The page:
Corner Concerts and Knight Foundation bring quality jazz music to Macon

It’s not often that you get to experience really great jazz in downtown Macon. While we have a wealth of talented musicians in our community, expertly executed jazz music tends to be somewhat of a rarity. Thanks to Corner Concerts, the Macon Pops Jazz Quartet, the Keith Fitzgerald Quintet and philanthropic organizations like the Knight Foundation, however, the Macon area was fortunate enough to have the opportunity to hear two stellar jazz performances by top-notch musicians within a little over a week of one another.
At the first event put on by Corner Concerts in the historic Brownstone building, the general atmosphere was that of a college-house-party-meets-New-Orleans-speakeasy. The venue, built in 1858, was designed by architect T. Thomas and Son and still managed to maintain some of its former elegance with its high ceilings equipped with chandeliers and murals on the walls, while also possessing a sort of grungy and gritty vibe that was well-suited to the evening.
The Macon Pops Jazz Quartet was made up of Matt Catingub on piano and vocals, Steve Moretti on drums, Billy Thornton on bass and Joe Gransden on trumpet and vocals. They riffed on such classics as “Star Eyes,” “Some Day My Prince Will Come,” “Tristesse” and “Fly Me to the Moon” in a way that made them simultaneously familiar and new.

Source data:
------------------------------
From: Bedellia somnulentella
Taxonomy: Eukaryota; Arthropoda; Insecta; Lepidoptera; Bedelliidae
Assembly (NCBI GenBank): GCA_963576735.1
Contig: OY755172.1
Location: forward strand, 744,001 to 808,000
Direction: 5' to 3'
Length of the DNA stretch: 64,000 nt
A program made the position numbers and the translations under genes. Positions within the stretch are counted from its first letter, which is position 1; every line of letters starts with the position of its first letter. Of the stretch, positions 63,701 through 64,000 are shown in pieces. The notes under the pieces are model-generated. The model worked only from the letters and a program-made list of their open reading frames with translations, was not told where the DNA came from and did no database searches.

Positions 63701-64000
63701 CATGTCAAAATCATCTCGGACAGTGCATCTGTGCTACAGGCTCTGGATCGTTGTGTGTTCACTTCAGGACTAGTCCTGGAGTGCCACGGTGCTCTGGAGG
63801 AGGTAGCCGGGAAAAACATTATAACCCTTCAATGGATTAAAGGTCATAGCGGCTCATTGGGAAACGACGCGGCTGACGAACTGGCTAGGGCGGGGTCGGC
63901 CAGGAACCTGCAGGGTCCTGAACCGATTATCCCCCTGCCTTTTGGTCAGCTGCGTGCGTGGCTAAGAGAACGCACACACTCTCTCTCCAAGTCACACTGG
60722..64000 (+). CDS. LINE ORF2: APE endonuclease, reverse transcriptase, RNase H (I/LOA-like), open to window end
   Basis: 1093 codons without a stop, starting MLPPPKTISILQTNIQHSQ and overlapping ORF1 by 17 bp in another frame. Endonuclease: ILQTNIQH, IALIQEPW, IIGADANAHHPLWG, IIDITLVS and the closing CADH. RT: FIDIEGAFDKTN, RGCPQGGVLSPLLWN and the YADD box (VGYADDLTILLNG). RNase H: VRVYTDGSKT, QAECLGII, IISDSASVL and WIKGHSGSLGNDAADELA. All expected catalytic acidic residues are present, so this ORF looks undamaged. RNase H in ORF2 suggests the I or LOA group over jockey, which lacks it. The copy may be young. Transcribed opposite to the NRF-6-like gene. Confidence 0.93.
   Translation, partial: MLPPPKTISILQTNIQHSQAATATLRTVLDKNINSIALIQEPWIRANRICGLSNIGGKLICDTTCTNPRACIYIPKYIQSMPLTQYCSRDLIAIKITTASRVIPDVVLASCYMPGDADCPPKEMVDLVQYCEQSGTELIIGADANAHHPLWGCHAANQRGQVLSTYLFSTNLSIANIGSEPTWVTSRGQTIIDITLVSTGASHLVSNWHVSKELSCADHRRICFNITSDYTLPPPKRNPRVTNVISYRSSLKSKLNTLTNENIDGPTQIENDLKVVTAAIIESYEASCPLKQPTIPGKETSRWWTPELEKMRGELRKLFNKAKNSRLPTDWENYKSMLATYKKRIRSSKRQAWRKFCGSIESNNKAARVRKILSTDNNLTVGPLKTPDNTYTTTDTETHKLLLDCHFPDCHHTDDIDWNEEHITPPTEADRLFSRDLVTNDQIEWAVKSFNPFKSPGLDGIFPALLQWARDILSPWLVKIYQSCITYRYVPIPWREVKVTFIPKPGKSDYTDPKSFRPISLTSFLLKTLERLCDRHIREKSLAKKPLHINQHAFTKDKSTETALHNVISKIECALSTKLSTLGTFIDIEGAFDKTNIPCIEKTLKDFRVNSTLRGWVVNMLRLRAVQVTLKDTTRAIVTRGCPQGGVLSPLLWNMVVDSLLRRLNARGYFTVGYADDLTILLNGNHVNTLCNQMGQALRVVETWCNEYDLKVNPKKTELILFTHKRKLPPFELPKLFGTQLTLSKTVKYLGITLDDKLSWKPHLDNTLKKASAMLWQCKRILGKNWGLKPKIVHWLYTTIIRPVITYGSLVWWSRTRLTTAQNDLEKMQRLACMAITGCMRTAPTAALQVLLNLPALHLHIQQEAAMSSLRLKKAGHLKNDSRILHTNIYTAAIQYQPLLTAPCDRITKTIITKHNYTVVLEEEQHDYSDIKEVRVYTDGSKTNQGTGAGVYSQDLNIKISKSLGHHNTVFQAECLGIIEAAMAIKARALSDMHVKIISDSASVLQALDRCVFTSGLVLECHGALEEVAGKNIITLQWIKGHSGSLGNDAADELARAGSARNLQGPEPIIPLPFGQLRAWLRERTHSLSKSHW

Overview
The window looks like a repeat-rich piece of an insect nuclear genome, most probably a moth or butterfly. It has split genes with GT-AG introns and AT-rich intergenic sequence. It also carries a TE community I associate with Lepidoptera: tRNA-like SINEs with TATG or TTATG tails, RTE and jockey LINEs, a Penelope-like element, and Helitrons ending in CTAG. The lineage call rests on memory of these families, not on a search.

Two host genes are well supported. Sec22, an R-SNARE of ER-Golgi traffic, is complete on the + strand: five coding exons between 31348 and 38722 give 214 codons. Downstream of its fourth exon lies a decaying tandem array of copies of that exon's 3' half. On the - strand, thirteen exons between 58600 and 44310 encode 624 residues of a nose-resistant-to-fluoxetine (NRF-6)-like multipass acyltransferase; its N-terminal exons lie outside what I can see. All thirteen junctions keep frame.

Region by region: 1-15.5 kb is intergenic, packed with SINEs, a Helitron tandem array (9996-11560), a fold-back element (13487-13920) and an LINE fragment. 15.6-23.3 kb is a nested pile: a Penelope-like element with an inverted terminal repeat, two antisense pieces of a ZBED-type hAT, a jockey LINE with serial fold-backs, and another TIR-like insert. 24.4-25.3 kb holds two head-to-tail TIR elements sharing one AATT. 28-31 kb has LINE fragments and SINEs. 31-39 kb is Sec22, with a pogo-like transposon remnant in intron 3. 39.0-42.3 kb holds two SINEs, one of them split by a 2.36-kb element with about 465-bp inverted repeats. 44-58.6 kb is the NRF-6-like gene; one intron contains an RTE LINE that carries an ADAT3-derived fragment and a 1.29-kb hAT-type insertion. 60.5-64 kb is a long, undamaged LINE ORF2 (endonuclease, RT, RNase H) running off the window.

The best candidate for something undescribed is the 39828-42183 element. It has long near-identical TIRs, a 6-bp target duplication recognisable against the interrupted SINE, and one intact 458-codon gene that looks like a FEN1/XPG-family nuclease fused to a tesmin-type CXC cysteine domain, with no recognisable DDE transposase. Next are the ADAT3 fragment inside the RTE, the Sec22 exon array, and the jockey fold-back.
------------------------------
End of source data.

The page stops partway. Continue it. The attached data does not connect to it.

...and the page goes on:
Each member was completely invested in his own individual part, while at the same time in sync with the one another. Moretti’s drumming was both precise and playful, Catingub’s fingers glided up and down the keyboard with remarkable ease, Thornton’s solos had a transfixing complexity and Gransden’s stylings were unbelievably smooth.
At the Hay House’s “Jazz: A Multisensory Experience,” the ambiance was somewhat in the same vein as the Corner Concerts event, but geared towards a slightly older demographic. It was also structured as more of a concert-style performance, as opposed to that of a more informal listening party. The Hay House, also designed by T. Thomas and Son, featured some of the same elements as the Brownstone building, but on an even grander and more elaborate scale.
Seated in the beautifully ornate gallery area, listeners were transported back to the turn of the century as the Keith Fitzgerald Quintet broke out into renditions of “Sweet Georgia Brown,” “Stardust,” “Autumn Leaves,” All the Things You Are,” and “Freddie the Freeloader.”
The quintet, comprised of Keith Fitzgerald on trombone, Matt Miller on tenor saxophone, Danny Smith on guitar, Gary Land on bass and Dr. Marcus Reddick on drums, would take turns having a go at a particular part of the melody, each demonstrating effortless virtuosity and skill. There were even some musical quotes present from Kismet’s “Stranger in Paradise” and Rachmaninoff’s “Prelude in C# Minor,” that added even further intricacy and depth to their variations. Between songs, Fitzgerald would share stories and tidbits of historical information about the selections and the Hays that served to enrich my understanding and appreciation of the jazz age even more.
Although the Keith Fitzgerald Quintet and the Macon Pops Jazz Quartet do not appear to be having any concerts coming up in the near future, the Macon Pops Jazz Orchestra will be performing in downtown Macon on April 11 at the Cox Capitol Theater in celebration of Frank Sinatra’s 100th Birthday. If these two events are any indication of the caliber of talent in the Macon area, this event will definitely not disappoint.